Best's disease, also known as Best's vitelliform macular dystrophy, is a hereditary (usually) form of progressive macular dystrophy.
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The condition can be identified between 3 and 15 years of age.
There are five stages to this disease as follows:
- Previtelliform: Initially a recording of eye movements and eye position identifies abnormal electrical potential. Eyes will be tested resting or moving in dark and light conditions.
- Vitelliform: Usually occurs between 10-25 years of age. Typical yellow spots, sometimes accompanied by material leaking into a space by the retina can be observed; an observation called "egg-yolk" lesion.
- Pseudohypopyon: When part of the lesion becomes absorbed, this is identified as stage three. Even at this stage there may be little effect on vision.
- Vitelliruptive: At this stage, when the "egg-yolk" breaks up in a process referred to as "scrambled-egg", sight will probably be affected.
- Atrophic: The fifth and final stage is when the condition causes the most severe sight loss.
- Plus a Complication: Choroidal neovascularization results in about 1 in 5 patients.
Gradual loss of central vision.
Best's vitelliform macular dystrophy is a condition that tends to run genetically in families due to a mutation in the VMD2 gene. The mutation can be transmitted by only one parent. Without any family history of Best's disease, about 25% of Best's patients will also have this genetic mutation. Researchers have found over 40 mutation variations in this gene. The researchers also concluded that a few patients who are diagnosed as having macular degeneration (AMD) actually have late onset Best's.1
The VMD2 gene encodes bestrophin, a protein form which is found in a wide variety of organisms where it is thought move chloride atoms around in the retinal cells. This process regulates pH levels, movement of solutes among cells, cell growth and cell movement. Mutations in the VMD2 gene, causing malfunctioning of bestrophin permits fatty yellow pigments to build up in the cells between the macula
The related vitelliform macular dystrophy is caused by mutations of either the same VMD2 gene or the RDS.
There has been no conventional treatment, although the literature has a reference to one patient injected with bevacizumab.2 A 2015 report of photodynamic therapy shows some promise. Photodynamic therapy (PDT) involves using a light-sensitive drug, which, when exposed to specific light wavelengths create a oxygen type that kills adjacent cells. The researchers evaluated 30 patients, three of whom had received PDT treatment. There was an average 77 month followup during which there was stable vision functioning followed by slowly improving vision functioning for several years.3 This study substantiated a 2003 report involving a single patient.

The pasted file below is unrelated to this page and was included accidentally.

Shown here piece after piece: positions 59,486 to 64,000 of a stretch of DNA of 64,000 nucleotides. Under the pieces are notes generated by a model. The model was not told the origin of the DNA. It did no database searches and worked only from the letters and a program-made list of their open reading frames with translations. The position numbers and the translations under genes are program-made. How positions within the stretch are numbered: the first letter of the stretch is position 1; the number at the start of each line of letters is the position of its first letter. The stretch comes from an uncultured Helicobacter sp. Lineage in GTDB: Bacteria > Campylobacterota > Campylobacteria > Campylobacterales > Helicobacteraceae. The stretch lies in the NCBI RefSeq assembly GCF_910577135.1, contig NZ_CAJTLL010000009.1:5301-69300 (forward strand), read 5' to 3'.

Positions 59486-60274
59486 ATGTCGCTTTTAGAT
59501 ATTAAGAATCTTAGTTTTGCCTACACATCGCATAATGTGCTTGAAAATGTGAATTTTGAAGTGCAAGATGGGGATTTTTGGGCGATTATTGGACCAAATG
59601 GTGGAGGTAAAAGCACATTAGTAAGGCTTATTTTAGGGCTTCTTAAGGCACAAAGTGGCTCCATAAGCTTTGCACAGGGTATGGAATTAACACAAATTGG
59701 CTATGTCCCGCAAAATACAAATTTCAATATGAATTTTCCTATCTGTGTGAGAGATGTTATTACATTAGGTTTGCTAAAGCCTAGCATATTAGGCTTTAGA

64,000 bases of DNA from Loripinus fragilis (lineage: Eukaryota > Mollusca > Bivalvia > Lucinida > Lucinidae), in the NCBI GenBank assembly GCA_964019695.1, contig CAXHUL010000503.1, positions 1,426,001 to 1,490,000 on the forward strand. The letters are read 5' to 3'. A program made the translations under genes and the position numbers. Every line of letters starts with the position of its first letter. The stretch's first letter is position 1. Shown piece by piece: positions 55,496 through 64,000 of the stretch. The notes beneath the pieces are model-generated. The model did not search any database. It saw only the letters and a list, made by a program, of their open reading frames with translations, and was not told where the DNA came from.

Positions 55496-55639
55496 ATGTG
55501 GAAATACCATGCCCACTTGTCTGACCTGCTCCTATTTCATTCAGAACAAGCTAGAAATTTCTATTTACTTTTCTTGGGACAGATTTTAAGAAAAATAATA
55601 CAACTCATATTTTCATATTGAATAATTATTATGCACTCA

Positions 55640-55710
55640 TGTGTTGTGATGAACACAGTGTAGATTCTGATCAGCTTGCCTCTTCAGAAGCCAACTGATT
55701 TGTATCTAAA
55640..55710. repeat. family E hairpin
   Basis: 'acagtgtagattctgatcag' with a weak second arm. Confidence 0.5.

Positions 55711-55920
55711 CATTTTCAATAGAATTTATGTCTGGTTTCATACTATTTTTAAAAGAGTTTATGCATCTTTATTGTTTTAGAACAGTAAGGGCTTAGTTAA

Lifestyle choices and diet can play a major factor in helping manage Best's disease. See our homeopathic products and recommendations for supporting the macula in the sidebar.
Daily juicing of vegetables and fruits (preferably organic). Our suggested retinal support recipe is a combination of some the following: ginger, garlic, leeks, parsley, beets, cabbage, carrots, celery, spinach, apples, grapes, raspberries, lemon, chlorophyll, wheat grasses (not too much fruit). See more juicing information.
Best's Disease News
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Although the underlying physiological cause may be unique, there may be similarities in terms of nutritional, diet and lifestyle recommendations made by Dr. Grossman for eye conditions that result in similar vision symptoms to those of Best's Disease.
1. Andrew J. Lotery, et al, Allelic Variation in the VMD2 Gene in Best Disease and Age-Related Macular Degeneration, Biochemistry and Molecular Biology, May, 2000.
2. C. Celea, et al, Evolution of Choroidal Neovascular Membrane in Best Disease after Single Intravitreal Bevacizumab. Case Report, Maedica, March, 2015.
3. A. Sodi, et al, Long-Term Results of Photodynamic Therapy for Choroidal Neovascularization in Pediatric Patients with Best Vitelliform Macular Dystrophy, Ophthalmic Genetics, June, 2015.